The Broadmoor
Photo provided
By Joe Passov
Tuesday, July 29, 2008

There's one simple reason that the seemingly straightforward East Course at the Broadmoor Resort in Colorado Springs has bewildered the game's greatest for 90 years: Call it Rocky Mountain magic. Celebrities ranging from U.S. Presidents to Bing Crosby and Bob Hope have traded chips, quips and three-putts at Broadmoor East. Actually, taking only three putts on some of The Broadmoor's greens is a cause for celebration, due to its collection of the most beguiling yet exhilarating putting surfaces this side of Oakmont.

As readers who have been here can attest, every putt breaks away from Cheyenne Mountain. The players who will contest the U.S. Senior Open here this week know that too. The question is: How much will they break? The fellow who figures this out will likely win the tournament. Factor in 6,400 feet of elevation, slender fairways and rough with the texture of steel wool and you've got a superior test of championship golf.

Stretched to 7,254 yards, par 70, Broadmoor East is the longest course in U.S. Senior Open history. A couple of holes in particular, the 10th and 17th boast off-the-charts numbers, the latter a 545-yard par-4! Significantly, however, none of these holes will play quite as long as those fearful numbers would indicate, because the Colorado Springs altitude shaves roughly 8 percent off the posted figures. Thus, 17, a converted par-5, will play more like 480 yards and it's downhill to boot. Bottom line: Don't count on the guy with the biggest biceps to triumph here. Instead, put your money on a master strategist.

The Broadmoor's East Course is an unusual amalgamation of nine Donald Ross-designed holes and nine from Robert Trent Jones Sr. Ross, a Scot who's best known for creations such as Pinehurst No. 2, Oakland Hills and Seminole, crafted the resort's original 18 in 1918. When the resort decided to expand the golf offerings to 36 holes, they called in Trent Jones, who added nine holes in 1957 and another nine in 1964. At that time, nine Ross holes and nine Trent Jones holes were combined to form the East course. If not a seamless fit across the foothills of Cheyenne Mountain, they blend admirably, especially following a recent restoration by architect Ron Forse, who reshaped existing bunkers, relocated others and added further tweaks in a manner sympathetic to the Ross style.

Ross's original holes are holes 1-3 and 13-18-all of the holes on the hotel side of Cheyenne Mountain Boulevard. The Jones holes, 4-12, are hillier. While Ross routed his holes among spruce, pine, maple and aspen trees, collisions with lumber are few and far between. You will face several stern tasks before you even reach those daunting putting surfaces: find the proper side of the fairway to give you the optimum angle into the vexing greens, choose the correct club at altitude, and avoid the lush, club-twisting, Kentucky bluegrass rough.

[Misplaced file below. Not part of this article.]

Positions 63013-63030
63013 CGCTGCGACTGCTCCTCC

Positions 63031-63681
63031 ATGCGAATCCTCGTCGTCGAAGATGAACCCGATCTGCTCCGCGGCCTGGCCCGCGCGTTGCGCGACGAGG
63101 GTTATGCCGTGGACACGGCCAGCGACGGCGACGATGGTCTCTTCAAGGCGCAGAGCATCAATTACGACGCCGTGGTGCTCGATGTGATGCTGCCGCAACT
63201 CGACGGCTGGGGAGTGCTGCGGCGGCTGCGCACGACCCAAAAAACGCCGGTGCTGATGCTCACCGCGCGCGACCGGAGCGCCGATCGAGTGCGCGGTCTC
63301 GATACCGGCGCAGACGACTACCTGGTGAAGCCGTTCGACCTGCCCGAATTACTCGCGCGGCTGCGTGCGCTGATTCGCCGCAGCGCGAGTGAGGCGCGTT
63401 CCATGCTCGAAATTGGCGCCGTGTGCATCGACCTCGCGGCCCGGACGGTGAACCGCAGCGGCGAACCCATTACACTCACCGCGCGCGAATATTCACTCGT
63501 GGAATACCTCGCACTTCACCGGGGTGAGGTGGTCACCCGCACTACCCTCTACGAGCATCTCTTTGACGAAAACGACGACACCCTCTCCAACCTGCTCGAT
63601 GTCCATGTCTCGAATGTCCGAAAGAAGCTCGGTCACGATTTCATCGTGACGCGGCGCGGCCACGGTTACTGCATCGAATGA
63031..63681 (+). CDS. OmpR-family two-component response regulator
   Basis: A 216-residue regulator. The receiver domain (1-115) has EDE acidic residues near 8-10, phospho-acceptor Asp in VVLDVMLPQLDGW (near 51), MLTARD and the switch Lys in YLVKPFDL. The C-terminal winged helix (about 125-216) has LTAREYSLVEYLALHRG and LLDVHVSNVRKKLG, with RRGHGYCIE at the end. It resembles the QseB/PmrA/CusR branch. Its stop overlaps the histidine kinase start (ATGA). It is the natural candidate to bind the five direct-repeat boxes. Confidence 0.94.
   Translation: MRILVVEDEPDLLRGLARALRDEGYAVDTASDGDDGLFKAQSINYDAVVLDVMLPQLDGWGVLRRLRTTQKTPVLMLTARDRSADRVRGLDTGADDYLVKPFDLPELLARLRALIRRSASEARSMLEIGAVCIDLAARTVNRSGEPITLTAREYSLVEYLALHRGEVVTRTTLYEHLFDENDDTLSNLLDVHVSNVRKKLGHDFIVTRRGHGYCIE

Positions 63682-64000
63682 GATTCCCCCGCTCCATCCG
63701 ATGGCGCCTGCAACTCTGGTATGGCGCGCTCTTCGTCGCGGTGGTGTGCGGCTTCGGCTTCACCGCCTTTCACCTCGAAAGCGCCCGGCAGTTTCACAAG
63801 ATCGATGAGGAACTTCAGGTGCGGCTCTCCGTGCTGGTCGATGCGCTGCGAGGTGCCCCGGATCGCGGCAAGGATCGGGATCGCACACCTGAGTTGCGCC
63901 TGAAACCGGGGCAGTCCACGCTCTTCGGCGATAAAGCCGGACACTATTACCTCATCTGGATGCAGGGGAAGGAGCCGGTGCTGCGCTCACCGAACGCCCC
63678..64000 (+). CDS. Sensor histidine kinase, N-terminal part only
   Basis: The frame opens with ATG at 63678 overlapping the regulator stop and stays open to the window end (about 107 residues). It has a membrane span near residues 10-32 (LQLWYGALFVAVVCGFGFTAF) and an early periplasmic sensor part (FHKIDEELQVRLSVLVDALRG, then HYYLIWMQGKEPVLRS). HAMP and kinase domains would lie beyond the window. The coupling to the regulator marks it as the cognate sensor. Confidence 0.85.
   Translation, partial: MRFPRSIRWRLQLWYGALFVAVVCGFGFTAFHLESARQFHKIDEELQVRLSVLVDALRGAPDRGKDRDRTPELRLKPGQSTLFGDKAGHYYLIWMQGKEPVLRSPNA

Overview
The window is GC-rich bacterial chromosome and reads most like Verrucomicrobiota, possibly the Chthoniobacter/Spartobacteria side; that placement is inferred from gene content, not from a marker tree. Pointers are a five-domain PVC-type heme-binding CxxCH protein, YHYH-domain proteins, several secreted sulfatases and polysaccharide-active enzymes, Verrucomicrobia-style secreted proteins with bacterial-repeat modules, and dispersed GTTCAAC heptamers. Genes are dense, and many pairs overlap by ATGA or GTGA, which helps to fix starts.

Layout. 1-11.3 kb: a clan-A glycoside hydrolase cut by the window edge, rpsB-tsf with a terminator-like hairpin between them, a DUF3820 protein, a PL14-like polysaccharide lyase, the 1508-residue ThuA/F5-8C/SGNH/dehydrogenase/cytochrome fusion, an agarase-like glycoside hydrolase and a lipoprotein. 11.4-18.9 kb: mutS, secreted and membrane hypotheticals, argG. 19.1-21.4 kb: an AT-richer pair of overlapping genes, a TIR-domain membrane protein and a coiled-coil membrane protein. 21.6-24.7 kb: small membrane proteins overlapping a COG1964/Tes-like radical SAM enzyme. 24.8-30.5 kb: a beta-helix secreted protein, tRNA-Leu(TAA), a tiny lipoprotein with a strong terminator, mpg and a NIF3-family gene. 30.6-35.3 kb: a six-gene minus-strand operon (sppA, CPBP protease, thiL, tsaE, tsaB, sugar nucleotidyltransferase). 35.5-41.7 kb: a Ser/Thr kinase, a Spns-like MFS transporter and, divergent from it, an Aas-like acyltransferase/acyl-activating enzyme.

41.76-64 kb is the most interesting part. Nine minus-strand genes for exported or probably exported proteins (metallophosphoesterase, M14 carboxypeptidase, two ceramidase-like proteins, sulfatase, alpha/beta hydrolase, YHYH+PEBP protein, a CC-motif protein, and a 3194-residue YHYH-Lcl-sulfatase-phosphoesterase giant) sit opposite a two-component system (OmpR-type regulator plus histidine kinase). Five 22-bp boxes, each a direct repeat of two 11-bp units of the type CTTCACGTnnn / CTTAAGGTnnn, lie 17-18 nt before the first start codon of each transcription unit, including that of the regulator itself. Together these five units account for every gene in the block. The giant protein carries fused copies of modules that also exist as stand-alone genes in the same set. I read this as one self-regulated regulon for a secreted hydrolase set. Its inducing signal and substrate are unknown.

Sounds simple, right?

Navigate those hazards and you'll then face the real teeth of the course-the greens. The genius of Ross' contouring is seen early and often, notably at the short par-4 2nd, where the putting surface is canted hard from right-to-left and front-to-back. Here's hoping you can hit a crisp, spinning wedge shot!

Rugged par-4s highlight the Jones holes, notably the 504-yard, dogleg- left 10th and the nearly-as-long 11th, a converted par-5 that concludes in an elevated, three-tiered green. The course greeting the seniors this week closes in memorable fashion, with the monstrous, albeit downhill, 545-yard, par-4 17th followed by the historic, strategic 18th, a 417-yard par-4 that demands a drive down the left center of a skinny fairway to provide the ideal angle for an approach over a distressingly large pond. Oh yeah, and there's a diabolically sloped green, too.

The epic 1959 U.S. Amateur final was decided on this green, which sports a pronounced back-to-front, left-to-right tilt. Charlie Coe's 8-iron approach landed hole-high, but skidded a tad too far, leaving him with a delicate downhill chip, which he nearly holed. Young Jack Nicklaus planted his 9-iron eight feet below the hole. His putt never strayed from the center of the cup-and his first significant national title was won.

The winner of the U.S. Senior Open will be whoever best deciphers the wicked greens. For that battle, they-and you-would do well to take a lesson from Robert Trent Jones Sr. In 1957 he was asked to fill out a foursome with a healthy Nassau at stake. Jones, an excellent golfer, had little experience on these formidable greens. Head pro Ed Dudley, who held the same post in the winter at Augusta National, told another member of the foursome, "Don't take Jones as a partner. He has never putted these greens. He'll three-putt all the way around." Told what Dudley had said, Jones snapped back, "If I can't read a green, who can?"

Jones shot a one-over-par 73, three-putting only once. "Trent, how in God's name did you do it?" asked Dudley. "Well, Ed," responded Jones, "whenever I lined up a putt, I pulled my golf cap down just above my eyes, to block out any view of the mountains that might distort the line of the putt. It was simple, Ed."

If you're looking for the winner this week, watch for the guy on the practice green with his cap bill pulled down.

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